The possibility of the earth’s going through a cycle of ascending and descending ages gives credence to the evidence, rapidly accumulating in our own day, that high civilizations existed in the past. Many books today make a case for some of those civilizations, at least, having reached far higher heights than our own. As for there being cycles of time due to the movement within the galaxy of our sun, at least two books so far address this subject in depth: Lost Star of Myth and Timer, by Walter Cruttenden, and The Yugas*, by Joseph Selbie and Byasa Steinmetz.

Consider one simple, known reality which points to the general debasement of consciousness approaching 500 AD: the Roman “games,” in which gladiators ferociously slaughtered one another in the Colosseum, to the applause and delight of many thousands. Today it seems hardly credible, but even Saint Augustine, in his youth, was addicted to those games.

Consider also the widespread poverty and squalor of those times; the general illiteracy; the violence and insensitivity; the brevity of life combined with the prevalence of disease. These and many other symptoms of emotional and intellectual darkness prevailed everywhere.

Since 500 AD, there has been a general rise in human consciousness. Sri Yukteswar corrected old Kali Yuga reckonings as to the correct length of each age, which assigned to Kali Yuga a duration of 432,000 years. Sri Yukteswar said that, in fact, a whole cycle lasts only 24,000 years, and the darkest age lasts only 1,200 descending, and 1,200 ascending years.

The present age, Dwapara Yuga, will, he said, endure a total of 2,400 years. A sandhya, or bridge, occurs between each yuga and the next: 100 years at the end of ascending Kali Yuga, followed by a 200-year bridge into ascending Dwapara.

Thus, the bridge leading out of Kali Yuga, which brought the first hints of approaching Dwapara, occurred from 1600–1700 AD. This century was followed by two more, from 1700–1900 AD, that led into Dwapara proper. There were “rumblings” of the end of deepest Kali Yuga as early as the Italian Renaissance, but the sixteen hundreds saw the true dawn of a new understanding with those pioneers of modern physics: Galileo Galilei, Isaac Newton, and many others. These men introduced the scientific method, which was a completely new way of thinking based not on a priori assumptions, but on demonstrated facts.

During the next two-hundred-year bridge, or sandhya, into Dwapara proper, we see the Industrial Revolution; the acceptance and increasing use of electricity; social upheaval to affirm the natural dignity of man; the Michelson-Morley experiment (in 1887), which revealed that light is both a particle and a wave; and the dawning realization that the universe is not a giant mechanism, as scientists had believed, but is a manifestation of far subtler realities. Matter itself was seen to be a manifestation of energy. These were but a few of the radical changes human understanding underwent during the sandhya into Dwapara Yuga proper.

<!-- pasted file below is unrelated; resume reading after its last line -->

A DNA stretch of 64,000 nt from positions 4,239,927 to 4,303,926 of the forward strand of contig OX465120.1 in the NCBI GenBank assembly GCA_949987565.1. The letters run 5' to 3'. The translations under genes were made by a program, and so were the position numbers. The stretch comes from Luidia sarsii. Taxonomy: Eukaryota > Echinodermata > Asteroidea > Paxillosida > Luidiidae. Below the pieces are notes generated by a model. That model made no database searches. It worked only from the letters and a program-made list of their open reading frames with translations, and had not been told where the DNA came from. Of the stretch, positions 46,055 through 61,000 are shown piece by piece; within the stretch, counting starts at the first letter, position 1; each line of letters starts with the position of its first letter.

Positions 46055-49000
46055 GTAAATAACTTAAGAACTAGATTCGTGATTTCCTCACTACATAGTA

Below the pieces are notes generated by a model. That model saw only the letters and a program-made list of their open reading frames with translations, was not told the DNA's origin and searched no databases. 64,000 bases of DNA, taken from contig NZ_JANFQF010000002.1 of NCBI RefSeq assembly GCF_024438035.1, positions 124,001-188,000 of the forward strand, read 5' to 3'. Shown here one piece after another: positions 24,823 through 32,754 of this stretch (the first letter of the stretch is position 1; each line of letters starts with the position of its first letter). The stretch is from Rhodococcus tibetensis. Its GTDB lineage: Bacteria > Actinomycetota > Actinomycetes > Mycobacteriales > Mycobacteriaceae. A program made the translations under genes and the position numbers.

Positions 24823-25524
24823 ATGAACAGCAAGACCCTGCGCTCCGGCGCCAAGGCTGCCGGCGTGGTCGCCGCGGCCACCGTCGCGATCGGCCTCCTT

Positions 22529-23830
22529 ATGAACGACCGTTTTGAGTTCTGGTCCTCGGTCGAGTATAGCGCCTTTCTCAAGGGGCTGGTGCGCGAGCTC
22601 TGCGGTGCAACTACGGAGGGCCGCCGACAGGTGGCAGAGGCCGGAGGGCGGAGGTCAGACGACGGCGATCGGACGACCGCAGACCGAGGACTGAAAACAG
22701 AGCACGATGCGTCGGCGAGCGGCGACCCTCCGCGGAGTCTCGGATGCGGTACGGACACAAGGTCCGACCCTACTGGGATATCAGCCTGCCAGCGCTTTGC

Today (2009) man is well into the second century of ascending Dwapara Yuga. Conflict is increasing between old, Kali Yuga ways of thinking and those of Dwapara: between self-aggrandizement and a more generous wish for universal upliftment; between the wish to control situations, things, and people and an impulse to flow with wholesome change in one’s own life, and in the lives of others; between the tendency to close one’s mind to anything new, and an opposite tendency to be open to improvement. The conflict is bringing increasing tension to the human spirit, one that may well soon explode into widespread and major social upheavals: a deep economic depression; global warfare; perhaps even earth cataclysms. After the “dust” has settled, however, I believe that things will simmer down peaceably, and this new Age of Energy will begin in earnest with its more fluid view of life, of human existence, and of objective reality.

The age of William the Conqueror was much darker than our own. Historians, unaware of these great cycles of time, have no choice but to believe that human consciousness itself hasn’t changed much over the centuries. From the knowledge they possess, they cannot but believe that what people did in the past they would do as readily today, if society had not advanced to levels that have made such behavior unacceptable. Naturally, too, people without special knowledge of the yugas believe that what people understood centuries ago has changed only to the extent that gradual, linear developments in society itself have influenced human understanding. How, indeed, could anyone imagine another explanation for the great changes that have affected society over the past one thousand—indeed, fifteen hundred—years, since 500 AD?

In this book, Catherine Kairavi describes a society much more primitive than our own in both knowledge and consciousness. Historians will inevitably object that mankind was the same in William’s day as it is today. They will give facts and figures to defend that belief. For they are intellectual scholars, and there is no aspect of human consciousness more disposed to argument than the intellect. It is kept vital and alive, after all, by argument. Indeed, historians—experts in their field—may well need at least a generation to change this view. In that case, it will probably be other historians who grow up with this new and broader perspective on their subject.